Today, businesses of all sizes and types rely on research, obtained through data mining, to help them see the big picture and identify trends and patterns that can help create operational efficiencies. With the concept of "Big Data," every piece of data (from digital to conventional) is a potential piece of information that can be tracked, collected, sorted and analyzed.
Data-collection sensors affixed to the lamp posts will measure air quality, light intensity, sound volume, heat, precipitation and wind. The sensors will also count people by measuring wireless signals from mobile devices.
New York City is testing a new application to analyze video streams of city streets to glean data about pedestrian traffic patterns. City planning officials say that data illustrating the flow of people can offer several advantages, from helping small businesses scout new locations to enabling the sanitation department to anticipate demand for trash pick-ups, the article reports.
The cyber crisis impacting U.S.-based enterprises is often swept under the IT rug as a technology issue to be delegated to and resolved by information technology experts who have little to no view on the overall organization’s business or risk issues. At the recent RSA Security Conference, session after session and meeting after meeting, researchers, CSOs and consultancies voiced the same issues: It’s a business problem, not a technology problem, because you're not securing IT – you need to secure the business.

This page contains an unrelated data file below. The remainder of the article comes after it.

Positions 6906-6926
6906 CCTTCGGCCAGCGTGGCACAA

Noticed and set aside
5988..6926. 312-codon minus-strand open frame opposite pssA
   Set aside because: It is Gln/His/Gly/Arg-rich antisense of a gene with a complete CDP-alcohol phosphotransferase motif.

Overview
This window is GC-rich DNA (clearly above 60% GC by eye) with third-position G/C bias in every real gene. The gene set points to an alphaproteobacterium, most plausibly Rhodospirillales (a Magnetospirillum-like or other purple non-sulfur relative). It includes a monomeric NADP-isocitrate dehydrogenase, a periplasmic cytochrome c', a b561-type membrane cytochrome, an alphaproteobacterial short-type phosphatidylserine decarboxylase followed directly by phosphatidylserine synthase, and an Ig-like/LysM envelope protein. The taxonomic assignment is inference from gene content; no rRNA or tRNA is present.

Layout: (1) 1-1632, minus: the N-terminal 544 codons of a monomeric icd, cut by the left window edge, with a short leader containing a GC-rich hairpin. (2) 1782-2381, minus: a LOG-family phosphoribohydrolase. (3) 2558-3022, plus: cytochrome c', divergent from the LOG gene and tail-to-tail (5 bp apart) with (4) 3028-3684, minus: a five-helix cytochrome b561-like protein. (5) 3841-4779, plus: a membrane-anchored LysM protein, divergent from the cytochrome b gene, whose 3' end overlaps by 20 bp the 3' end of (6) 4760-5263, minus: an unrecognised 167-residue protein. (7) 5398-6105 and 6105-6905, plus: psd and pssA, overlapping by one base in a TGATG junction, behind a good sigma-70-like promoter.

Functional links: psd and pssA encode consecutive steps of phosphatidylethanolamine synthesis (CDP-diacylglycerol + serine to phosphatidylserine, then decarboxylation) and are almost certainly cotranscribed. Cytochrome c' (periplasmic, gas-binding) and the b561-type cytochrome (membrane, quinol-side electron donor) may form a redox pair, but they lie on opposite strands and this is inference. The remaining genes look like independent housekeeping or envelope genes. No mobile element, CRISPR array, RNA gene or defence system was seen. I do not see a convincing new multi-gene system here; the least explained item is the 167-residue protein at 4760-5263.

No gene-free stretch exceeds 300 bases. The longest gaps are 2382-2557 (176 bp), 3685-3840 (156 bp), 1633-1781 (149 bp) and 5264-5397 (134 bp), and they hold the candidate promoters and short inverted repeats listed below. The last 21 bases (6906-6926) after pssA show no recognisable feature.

Terrorism is changing. The Center for Cyber & Homeland Security at George Washington University is striving to bring science to the art of security decision-making. What can their research into cyberattacks, terrorism and the evolving threat environment do to help your enterprise? Read about this, sports security, security culture and awareness and more in the July issue.